"So tell me, Mr Alenko," he said, shaking these grim thoughts off. "Is this system any less of a boring patch of nothing than the last three systems?"
In reply, the Ops officer pulled up a list of statistics onto his station.
"Twenty five million particles of space duster cubic metre on average," Kaidan recited, "with an asteroid belt, and a class four comet flying through. No inhabited planets. One class M, early-ish stage of development."
"Early-ish?" Joker snorted. "That a technical term?"
"Yup," Kaidan smiled back. "Acceptable scientific label. Followed by the middleish, and the endish."
"And where's Earth?" Joker asked, a wry eyebrow raised.
"Probably in the middle-ish," Kaidan said with a shrug and a wry grin of his own.
Shepard basked in this - the camaraderie of a team at work. In all his years, he had never had an experience quite like being the a captain, getting to command the machine instead of being the cog, but more importantly seeing the cog at work from outside, it was wonderful.
Little did he know it was all about to end.
"Captain," Garrus said from the tactical station, his hands flying over the console, "I'm picking up an unknown signature, coming in from the edge of the system. It's on an intercept course -"
An explosion shook the bridge, and a second. For a moment, for Shepard at least, the world went black.
Shepard's world was nothing but darkness for what felt like an eternity at the time - in retrospect, a rather funny thought, given what was about to happen. When he finally he woke up, for a moment he didn't know what had happened. Whatever had hit the Normandy, it had hit them with such force that it caused several overloads in the consoles, leaving people dead and injured around the bridge and smoke in the air. Shepard had been thrown out of his chair by the force of the impact, and groaned as he realised he had bruised several ribs in the process. Near him, Pressly was down, the nasty, bloody tear across his jugular and the shrapnel lodged in his eye more than enough to convince Shepard that his redoubtable XO wasn't going to be getting up again. Cursing at losing a good officer - and more importantly, a good friend - Shepard pushed himself to his feet.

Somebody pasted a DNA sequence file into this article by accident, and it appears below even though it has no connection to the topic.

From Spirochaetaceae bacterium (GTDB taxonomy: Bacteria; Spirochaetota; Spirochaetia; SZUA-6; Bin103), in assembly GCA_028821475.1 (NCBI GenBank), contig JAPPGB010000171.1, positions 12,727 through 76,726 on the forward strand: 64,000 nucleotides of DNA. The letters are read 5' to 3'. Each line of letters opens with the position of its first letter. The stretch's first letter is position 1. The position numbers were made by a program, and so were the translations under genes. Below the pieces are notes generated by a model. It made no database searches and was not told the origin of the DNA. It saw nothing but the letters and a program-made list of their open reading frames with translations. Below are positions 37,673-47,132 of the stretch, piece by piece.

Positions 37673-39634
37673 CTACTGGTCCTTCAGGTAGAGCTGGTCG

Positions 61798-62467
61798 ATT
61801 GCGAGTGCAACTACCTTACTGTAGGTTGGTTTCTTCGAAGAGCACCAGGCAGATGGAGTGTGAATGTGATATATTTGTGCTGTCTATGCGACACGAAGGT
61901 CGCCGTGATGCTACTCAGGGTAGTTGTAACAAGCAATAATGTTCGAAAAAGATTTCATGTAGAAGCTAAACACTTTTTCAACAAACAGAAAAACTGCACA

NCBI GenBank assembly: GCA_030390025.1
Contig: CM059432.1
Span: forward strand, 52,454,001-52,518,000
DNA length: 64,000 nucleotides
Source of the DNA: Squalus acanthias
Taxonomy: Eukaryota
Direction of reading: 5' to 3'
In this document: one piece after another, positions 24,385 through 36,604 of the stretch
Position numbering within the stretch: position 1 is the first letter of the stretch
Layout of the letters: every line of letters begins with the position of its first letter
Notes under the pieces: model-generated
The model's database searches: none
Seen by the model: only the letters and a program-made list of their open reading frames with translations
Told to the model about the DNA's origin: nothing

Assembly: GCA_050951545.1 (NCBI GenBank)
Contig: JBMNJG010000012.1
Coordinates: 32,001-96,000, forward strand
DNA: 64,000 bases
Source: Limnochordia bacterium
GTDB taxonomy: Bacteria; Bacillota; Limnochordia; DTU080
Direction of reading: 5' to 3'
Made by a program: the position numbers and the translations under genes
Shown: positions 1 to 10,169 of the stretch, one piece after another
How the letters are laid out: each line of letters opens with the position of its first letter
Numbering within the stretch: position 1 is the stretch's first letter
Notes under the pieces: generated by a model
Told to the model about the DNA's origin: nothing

The bridge was wreathed in smoke and flame. A lot of people were down - too many.
"Report!" he called. There was no answer, and he snarled slightly. He couldn't deal with no answer, not right now. "I said report!"
After a moment, Kaidan appeared out of the smoke and fire. There was a gash on his forehead but he was otherwise unhurt. He struggled to get to his station for a moment, and finally got into his seat. Next to him, Joker was wrestling with the helm, trying to keep the ship level.
"We've been attacked - whatever hit us, it took out eighty percent of our shields and tore through our hull, which knocked out most of our main power reserves," Kaidan reported, his face a mask of worry as he frantically inputted commands. "Dammit! We're venting atmosphere - and crew!"
More death. Shepard cursed softly under his breath. He hated losing people under his command, and since he had become Captain he had lost thirty six people, many in battle against the Borg - including Ashley Williams.
"Helm control is gone," Joker reported, sounding oddly calm given the situation. He was clearly trying to regain control somehow.
"Any idea what hit us?" the Captain asked his officers.
"I think it was some kind of concentrated particle beam," Kaidan replied, checking his sensor logs. "But I can't be certain."
Shepard frowned - a concentrated particle beam? Sounded like the weapon Sovereign had used on several Starfleet ships during the Battle of the Citadel, but he had to know for certain. "Can you tell me what..."